So much has changed in the year since Volkswagen Group's directors emerged from the board room with a spending plan to turn its cars into battery-powered software devices. But don't expect that budget to do too much budging.
VW supervisory board was meeting Friday for its annual five-year financial-planning meeting. Directors have to take into account the millions of vehicle sales lost to the coronavirus pandemic. But they will not take aim at the 60 billion euros ($71 billion) earmarked a year ago to challenge Tesla's electric dominance and keep incumbent rivals including Toyota at bay.
"We are adapting, but we don't compromise on our technology road map," VW Group CEO Herbert Diess told Bloomberg in a Nov. 5 interview.
"Software is becoming an important part of our business, it will be decisive, and electrification was accelerated by COVID and not slowed down. So there is no reason why we should question the big lanes and the big directions of our planning."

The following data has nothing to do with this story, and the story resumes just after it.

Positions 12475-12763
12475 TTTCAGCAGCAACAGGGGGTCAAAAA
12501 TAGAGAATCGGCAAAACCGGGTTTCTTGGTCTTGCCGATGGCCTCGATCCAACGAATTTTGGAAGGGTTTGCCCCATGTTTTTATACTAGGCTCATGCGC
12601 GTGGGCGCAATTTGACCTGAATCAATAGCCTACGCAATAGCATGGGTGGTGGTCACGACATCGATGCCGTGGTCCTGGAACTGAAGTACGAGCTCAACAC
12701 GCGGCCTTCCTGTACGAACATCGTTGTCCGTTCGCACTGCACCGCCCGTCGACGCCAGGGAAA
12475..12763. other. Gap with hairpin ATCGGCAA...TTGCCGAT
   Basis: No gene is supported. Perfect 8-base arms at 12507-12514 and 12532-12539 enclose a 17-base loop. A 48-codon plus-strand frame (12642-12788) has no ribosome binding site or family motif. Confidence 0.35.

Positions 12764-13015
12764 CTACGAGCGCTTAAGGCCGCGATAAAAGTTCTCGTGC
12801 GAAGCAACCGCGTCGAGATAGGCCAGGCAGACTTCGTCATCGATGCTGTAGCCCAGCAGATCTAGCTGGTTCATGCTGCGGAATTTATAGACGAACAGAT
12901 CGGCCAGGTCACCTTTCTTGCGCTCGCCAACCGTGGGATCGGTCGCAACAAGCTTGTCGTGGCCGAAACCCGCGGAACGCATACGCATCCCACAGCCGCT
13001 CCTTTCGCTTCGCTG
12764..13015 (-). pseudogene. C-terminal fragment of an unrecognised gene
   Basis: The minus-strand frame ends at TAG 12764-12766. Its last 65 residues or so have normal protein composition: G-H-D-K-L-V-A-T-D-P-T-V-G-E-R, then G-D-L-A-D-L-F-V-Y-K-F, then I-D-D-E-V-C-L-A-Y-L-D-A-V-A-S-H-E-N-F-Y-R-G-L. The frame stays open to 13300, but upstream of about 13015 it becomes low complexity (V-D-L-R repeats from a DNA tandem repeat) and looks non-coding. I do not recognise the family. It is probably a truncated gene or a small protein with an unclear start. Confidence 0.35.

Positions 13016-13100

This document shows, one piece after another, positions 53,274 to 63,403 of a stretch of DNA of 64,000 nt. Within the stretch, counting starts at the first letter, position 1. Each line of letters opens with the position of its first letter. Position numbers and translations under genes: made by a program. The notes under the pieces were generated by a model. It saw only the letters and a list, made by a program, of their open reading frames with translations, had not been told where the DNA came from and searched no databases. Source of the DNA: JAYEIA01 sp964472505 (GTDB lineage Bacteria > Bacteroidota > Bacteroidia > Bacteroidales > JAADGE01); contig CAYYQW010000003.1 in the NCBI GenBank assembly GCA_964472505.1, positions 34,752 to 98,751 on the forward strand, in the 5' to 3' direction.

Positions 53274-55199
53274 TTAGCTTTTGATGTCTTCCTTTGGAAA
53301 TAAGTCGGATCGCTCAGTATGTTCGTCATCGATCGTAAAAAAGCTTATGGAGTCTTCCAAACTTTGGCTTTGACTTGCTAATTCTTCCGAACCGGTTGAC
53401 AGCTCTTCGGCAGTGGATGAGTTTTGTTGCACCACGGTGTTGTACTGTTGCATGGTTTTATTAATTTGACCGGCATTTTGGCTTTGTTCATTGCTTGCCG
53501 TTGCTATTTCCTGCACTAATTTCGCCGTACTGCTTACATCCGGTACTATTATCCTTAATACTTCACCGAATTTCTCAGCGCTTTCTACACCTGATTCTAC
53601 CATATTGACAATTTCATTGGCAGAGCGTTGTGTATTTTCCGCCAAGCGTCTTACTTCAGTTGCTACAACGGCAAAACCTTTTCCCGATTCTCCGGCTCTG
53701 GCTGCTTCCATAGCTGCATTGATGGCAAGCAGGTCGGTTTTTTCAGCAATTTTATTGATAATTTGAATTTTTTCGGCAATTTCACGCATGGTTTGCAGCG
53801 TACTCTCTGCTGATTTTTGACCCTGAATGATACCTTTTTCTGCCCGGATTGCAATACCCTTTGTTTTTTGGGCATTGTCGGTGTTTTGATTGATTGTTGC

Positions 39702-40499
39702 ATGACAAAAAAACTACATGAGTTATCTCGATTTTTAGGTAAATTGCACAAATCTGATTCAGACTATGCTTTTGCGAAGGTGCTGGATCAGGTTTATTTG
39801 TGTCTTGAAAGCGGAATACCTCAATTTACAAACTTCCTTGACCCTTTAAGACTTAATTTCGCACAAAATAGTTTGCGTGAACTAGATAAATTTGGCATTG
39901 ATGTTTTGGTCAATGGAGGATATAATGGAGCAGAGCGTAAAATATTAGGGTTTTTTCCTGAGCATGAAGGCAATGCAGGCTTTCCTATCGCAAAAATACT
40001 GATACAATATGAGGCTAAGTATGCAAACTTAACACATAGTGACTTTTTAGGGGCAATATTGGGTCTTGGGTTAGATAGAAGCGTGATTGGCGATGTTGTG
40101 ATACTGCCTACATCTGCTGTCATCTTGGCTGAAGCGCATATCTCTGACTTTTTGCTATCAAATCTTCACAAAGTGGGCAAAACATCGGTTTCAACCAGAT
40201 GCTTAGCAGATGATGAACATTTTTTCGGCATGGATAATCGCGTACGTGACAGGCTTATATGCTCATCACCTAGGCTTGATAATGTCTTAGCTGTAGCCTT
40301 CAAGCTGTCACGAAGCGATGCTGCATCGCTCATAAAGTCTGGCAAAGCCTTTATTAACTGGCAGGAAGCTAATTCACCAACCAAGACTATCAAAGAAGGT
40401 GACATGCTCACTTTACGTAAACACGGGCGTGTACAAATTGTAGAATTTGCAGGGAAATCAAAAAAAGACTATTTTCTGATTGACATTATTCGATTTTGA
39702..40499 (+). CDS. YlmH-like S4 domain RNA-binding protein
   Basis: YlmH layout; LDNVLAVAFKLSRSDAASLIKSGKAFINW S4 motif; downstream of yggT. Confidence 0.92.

VW Group allocated 33 billion euros ($39 billion) to electric mobility alone through 2024 to develop the industry's broadest lineup of battery-powered vehicles. The coming year will be pivotal to VW getting those plans off the ground even as COVID-19’s resurgence threatens major car markets.
Here's what to expect from this year's budget planning:
After overcoming software problems that delayed the ID3 electric hatchback's rollout in Europe this year, VW will go global in 2021 with its crossover sibling, the ID4. It will be built in Germany and China next year and sold in the U.S., where production will start in 2022.